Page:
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The Lord is King: Reflection on the Twenty-Ninth Sunday in Ordinary Time

King of Kings. Gibraltar Catholic Youth.

Back in the book of Samuel, after Israel had a long string of judges that couldn’t permanently keep Israel in line (this is the story of the book of Judges), Israel demanded God to put a king over them. God, working through the last judge, the priest Samuel, did so and set Saul over them as king. After Him we had the great king David, then Solomon, etc.

In our First Reading this Sunday, the Lord addresses Cyrus, the current king of Israel in the exile whom God set in place and anointed to bring the Israelites back. Just like Cyrus, today there are many kings and governors who are put into power to accomplish God’s plans even though they know God not. As God says to Cyrus: “Though you do not know me, I arm you that men may know from the rising to the setting of the sun that, apart from me, all is nothing.”

The Lord tells Cyrus that he can be king, but also makes it clear to him that he is only king as long as the Lord wants him to be because, really, the Lord is King! He is the true King of Israel and the King of all the nations.

This is the theme of this Sunday’s Readings. The Lord makes it even clearer to Cyrus in the preceding verses of our First Reading. He says,

It is for the sake of my servant Jacob, of Israel my chosen one, that I have called you by your name, conferring a title though you do not know me. I am the Lord, unrivalled; there is no other God besides me. Though you do not know me, I arm you that men may know from the rising to the setting of the sun that, apart from me, all is nothing.

In our Gospel, Jesus is put before a trap by the Pharisees. The Pharisees send their disciples to ask Him: “Is it permissible to pay taxes to Caesar or not?” Jesus, knowing their ill-intentions to trap Him, replied:

“You hypocrites! Why do you set this trap for me? Let me see the money you pay the tax with.” They handed Him a denarius, and He said, “Whose head is this? Whose name?” “Caesar’s” they replied. He then said to them, “Very well, give back to Caesar what belongs to Caesar – and to God what belongs to God.”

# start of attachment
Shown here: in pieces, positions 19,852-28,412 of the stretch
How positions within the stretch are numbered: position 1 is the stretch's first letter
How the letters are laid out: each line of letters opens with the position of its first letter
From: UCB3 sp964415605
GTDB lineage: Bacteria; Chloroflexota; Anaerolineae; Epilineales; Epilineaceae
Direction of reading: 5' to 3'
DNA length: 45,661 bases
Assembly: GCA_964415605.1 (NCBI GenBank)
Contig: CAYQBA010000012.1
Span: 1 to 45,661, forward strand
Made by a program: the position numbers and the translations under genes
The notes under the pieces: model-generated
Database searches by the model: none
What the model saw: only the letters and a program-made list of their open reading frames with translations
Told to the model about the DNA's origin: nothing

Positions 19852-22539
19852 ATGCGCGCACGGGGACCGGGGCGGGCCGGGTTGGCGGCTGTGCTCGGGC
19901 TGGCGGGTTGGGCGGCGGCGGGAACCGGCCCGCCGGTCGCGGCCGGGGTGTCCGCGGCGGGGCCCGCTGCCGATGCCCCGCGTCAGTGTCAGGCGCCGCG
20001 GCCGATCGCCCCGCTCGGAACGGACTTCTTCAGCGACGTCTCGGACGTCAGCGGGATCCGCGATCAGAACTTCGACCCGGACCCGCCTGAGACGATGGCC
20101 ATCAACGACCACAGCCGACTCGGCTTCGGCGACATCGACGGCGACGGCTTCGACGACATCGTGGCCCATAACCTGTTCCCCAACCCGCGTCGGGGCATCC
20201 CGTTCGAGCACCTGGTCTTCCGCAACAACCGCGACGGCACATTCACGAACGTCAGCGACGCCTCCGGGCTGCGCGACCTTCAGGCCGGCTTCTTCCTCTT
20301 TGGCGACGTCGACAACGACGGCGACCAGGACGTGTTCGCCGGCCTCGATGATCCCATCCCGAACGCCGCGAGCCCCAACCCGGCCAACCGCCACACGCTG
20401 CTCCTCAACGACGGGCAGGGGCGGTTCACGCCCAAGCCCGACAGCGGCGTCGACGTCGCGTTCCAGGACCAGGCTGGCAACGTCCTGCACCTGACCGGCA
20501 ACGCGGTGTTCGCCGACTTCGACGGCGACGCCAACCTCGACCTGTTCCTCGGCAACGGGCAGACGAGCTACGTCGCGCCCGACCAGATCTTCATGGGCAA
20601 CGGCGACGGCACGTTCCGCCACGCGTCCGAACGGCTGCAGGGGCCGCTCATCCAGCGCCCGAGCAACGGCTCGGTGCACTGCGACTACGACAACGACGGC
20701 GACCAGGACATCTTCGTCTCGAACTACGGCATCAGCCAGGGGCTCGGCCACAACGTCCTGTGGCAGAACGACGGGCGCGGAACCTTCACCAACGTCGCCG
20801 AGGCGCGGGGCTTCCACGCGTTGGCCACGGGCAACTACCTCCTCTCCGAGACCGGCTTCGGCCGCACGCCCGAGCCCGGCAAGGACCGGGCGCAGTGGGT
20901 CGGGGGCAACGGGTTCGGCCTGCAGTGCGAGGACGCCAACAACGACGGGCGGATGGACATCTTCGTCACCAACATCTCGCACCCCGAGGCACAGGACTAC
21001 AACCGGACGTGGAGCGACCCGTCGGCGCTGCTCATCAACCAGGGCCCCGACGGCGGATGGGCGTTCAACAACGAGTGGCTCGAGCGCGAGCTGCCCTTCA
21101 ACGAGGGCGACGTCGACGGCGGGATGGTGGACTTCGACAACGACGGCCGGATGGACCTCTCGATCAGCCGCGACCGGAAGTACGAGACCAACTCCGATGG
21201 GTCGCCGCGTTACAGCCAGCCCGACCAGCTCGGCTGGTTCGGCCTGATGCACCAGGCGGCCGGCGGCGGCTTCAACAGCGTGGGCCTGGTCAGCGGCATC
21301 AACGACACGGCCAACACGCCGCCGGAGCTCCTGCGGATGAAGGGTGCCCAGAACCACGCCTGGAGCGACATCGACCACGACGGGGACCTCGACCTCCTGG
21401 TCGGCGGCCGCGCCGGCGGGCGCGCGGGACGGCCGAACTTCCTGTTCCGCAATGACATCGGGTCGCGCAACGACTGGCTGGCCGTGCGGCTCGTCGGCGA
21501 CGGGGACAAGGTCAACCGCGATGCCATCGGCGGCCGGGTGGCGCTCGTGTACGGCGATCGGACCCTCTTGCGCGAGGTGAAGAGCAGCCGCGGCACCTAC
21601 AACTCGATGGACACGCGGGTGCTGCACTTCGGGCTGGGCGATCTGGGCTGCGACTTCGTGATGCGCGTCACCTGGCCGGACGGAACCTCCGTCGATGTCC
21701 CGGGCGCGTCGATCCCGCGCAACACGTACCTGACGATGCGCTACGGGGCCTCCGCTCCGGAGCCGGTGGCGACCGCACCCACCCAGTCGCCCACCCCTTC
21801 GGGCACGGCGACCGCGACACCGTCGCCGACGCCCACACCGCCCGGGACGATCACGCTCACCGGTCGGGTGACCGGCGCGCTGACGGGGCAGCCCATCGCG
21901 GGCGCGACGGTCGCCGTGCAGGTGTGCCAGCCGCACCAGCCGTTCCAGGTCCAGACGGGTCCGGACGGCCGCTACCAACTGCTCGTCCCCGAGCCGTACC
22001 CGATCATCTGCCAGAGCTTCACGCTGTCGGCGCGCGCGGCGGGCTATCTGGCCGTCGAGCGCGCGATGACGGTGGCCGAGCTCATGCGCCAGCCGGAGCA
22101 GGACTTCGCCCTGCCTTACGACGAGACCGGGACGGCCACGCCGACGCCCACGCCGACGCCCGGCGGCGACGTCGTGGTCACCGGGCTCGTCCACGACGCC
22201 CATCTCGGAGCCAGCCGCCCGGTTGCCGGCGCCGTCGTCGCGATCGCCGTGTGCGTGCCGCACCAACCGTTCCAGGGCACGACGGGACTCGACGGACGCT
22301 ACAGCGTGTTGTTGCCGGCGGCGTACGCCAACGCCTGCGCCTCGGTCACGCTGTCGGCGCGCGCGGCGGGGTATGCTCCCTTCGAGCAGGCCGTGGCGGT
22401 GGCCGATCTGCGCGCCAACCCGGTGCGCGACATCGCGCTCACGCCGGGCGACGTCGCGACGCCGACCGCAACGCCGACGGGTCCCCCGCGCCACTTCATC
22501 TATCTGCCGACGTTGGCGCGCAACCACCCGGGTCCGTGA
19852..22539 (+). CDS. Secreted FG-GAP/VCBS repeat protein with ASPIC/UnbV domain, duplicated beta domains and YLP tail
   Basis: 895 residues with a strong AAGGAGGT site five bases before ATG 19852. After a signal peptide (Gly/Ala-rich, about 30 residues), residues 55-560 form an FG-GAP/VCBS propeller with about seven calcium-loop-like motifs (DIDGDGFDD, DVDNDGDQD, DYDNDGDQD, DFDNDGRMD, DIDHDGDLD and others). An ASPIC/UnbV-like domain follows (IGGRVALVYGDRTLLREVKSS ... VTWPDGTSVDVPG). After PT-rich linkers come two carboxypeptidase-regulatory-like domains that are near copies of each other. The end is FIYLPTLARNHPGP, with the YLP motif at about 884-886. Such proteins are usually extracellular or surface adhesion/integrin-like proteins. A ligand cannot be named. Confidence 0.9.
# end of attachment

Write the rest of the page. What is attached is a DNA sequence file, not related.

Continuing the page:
Something interesting and extremely significant can easily escape us here if we’re not careful or if we’re not familiar enough with Scripture. The image of Caesar on the coin prompts Jesus to give the coin to Caesar, but what should we give to God? Genesis 1:26 tells us that man was made in the image of God. We belong to God! We bear God’s image as man and woman and thus we should give ourselves to Him for we are His. As He tells us in Isaiah 43:1, “Fear not, for I have redeemed you; I have called you by name, you are mine.” What joy!

Belonging to the Lord, then, we are called to walk in the light and be ourselves a light to the nations just like was said of Jesus (cf. Luke 2:32). As St Paul tells us in our Second Reading: Putting our faith into action, working for love and persevering in hope, we are called to bring Jesus to every corner of the earth.

In our lives, in our families, in our communities, in our Churches, in our nations, and as one in our world we must proclaim: “The Lord is King!” “Give the Lord glory and power!” If anything else unites us other than God and His glorious goodness, then the unity is frivolous and empty. The Blood of the Covenant is thicker than the water of the womb.

This week, we can finish with a prayer and it will be the Mass’ own prayer:

Almighty ever-living God, grant that we may always conform our will to yours and serve your majesty in sincerity of heart. Through our Lord Jesus Christ, your Son, who lives and reigns with you in the unity of the Holy Spirit, one God, for ever and ever.

See you next week on Seeking the Word!


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